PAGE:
BOSTON, Mass. — Artists and craftsmen use gold leaf in the creation of everything from art, to clothing, even to food. Now, scientists have discovered another use for the precious metal — stopping the spread of sexually transmitted infections.
Researchers in Boston say electrodes made of gold leaf are sensitive enough to detect the potentially deadly human papillomavirus (HPV). In combination with a gene editing technique, study authors could accurately detect the STI in swabs from patients.
Eight in ten cases of HPV and HIV occur in impoverished parts of the world like Africa and South America. This new test costs under $3, more than thirty times less than conventional methods.
“Early diagnosis is essential for managing HIV,” corresponding author Professor Catherine Klapperich of Boston University writes in the journal ACS Central Science. “Similarly, HPV causes nearly all cases of cervical cancer, the majority (90%) of which occur in low-resource settings.”
“Importantly, infection with HPV is six times more likely to progress to cervical cancer in women who are HIV-positive. An inexpensive, adaptable point-of-care test for viral infections would make screening for these viruses more accessible to a broader set of the population. An electrode made from from 24K gold leaf provided a readout – in the presence of HPV,” the researchers continue.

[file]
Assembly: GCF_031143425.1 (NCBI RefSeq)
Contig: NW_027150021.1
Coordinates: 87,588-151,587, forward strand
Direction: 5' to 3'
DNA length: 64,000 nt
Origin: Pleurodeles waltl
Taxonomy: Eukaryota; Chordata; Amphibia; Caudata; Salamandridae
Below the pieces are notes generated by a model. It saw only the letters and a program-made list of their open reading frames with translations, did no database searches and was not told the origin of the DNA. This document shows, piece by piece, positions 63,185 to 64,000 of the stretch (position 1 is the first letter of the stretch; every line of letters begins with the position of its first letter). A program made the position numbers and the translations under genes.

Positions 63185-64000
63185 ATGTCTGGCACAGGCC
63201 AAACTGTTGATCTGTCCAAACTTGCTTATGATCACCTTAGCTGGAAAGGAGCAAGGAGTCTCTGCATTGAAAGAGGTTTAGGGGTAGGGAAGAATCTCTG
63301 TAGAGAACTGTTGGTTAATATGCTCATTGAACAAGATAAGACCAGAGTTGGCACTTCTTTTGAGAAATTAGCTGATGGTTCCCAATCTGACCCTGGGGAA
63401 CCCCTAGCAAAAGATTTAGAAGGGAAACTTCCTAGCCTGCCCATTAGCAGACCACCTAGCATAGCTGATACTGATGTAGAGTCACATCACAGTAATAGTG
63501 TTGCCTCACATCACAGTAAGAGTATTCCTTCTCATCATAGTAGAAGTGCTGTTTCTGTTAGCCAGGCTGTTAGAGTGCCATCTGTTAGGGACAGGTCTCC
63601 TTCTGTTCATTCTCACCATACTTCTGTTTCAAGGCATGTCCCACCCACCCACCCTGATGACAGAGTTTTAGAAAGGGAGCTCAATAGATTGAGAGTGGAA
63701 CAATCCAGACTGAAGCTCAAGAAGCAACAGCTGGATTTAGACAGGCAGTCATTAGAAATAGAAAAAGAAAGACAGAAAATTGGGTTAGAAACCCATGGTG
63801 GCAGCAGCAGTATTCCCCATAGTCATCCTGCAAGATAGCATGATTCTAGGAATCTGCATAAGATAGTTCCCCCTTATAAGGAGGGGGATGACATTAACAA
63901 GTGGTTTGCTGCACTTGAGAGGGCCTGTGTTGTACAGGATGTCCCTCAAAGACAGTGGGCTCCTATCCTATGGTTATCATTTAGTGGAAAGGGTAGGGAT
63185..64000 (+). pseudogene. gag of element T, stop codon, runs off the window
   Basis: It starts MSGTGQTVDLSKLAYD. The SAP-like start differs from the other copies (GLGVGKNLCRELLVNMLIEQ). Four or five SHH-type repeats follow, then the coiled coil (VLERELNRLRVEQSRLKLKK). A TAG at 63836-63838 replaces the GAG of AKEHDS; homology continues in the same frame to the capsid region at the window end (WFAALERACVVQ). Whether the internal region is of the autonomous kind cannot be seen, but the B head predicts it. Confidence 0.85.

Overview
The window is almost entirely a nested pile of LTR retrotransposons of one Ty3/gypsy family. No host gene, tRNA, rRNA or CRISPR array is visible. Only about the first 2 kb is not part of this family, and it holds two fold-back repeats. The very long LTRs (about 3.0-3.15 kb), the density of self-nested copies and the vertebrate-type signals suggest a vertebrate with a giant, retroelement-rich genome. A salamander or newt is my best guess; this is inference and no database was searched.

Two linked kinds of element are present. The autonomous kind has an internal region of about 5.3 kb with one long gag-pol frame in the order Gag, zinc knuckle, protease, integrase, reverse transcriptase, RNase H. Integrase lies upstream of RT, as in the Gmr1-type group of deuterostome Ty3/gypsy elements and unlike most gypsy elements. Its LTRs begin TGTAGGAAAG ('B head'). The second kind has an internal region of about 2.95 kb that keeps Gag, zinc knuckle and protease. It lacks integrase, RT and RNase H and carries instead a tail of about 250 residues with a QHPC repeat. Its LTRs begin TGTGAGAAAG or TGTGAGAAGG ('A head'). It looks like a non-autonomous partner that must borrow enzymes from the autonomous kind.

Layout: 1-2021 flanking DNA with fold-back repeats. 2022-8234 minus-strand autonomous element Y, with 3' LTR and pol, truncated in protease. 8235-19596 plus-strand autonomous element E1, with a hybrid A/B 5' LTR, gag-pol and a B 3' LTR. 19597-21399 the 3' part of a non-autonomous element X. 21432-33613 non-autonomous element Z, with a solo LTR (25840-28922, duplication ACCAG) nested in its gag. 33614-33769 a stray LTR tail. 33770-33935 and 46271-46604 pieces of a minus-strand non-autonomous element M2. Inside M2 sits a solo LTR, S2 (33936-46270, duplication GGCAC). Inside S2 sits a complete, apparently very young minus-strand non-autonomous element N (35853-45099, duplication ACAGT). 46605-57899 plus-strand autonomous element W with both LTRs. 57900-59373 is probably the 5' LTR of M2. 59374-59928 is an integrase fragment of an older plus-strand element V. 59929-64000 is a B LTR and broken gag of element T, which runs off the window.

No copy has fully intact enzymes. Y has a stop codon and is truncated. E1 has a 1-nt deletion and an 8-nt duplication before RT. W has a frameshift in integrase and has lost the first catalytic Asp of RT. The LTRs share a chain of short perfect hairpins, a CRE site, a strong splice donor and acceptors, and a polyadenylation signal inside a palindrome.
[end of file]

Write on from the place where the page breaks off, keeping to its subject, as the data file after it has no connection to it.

Building an STI sensor with simple household items?
The team was able to assemble their sensor using just a sheet of 24K gold leaf, an adhesive, a stencil, and a razor blade. On the surface, they attached strands of amplified DNA tagged with a dye. The virus triggers a protein that “snips” genes, changing the electrochemical signal.
Researchers add this device can also be adapted to detect any infection, including COVID-19. Developing nations often lack the facilities, trained personnel, and money to conduct common antibody and PCR (polymerase chain reaction) tests themselves.
“Sexually transmitted infections (STIs) affect millions of people per year and constitute a global health crisis,” Prof. Klapperich says in a statement to SWNS. “Infection with HPV causes nearly all cases of cervical cancer, which is the fourth-most common cancer in women globally. This form of cancer can be easily cured if diagnosed and treated early.”
The World Health Organization has described it as a “silent epidemic.” One in 25 people has at least one STI at any one time.
In the United States, the CDC reports there were 26 million new STI cases in 2018 alone. Nearly half of new cases are among children and young adults between 15 and 24 years-old.
SWNS writer Mark Waghorn contributed to this report.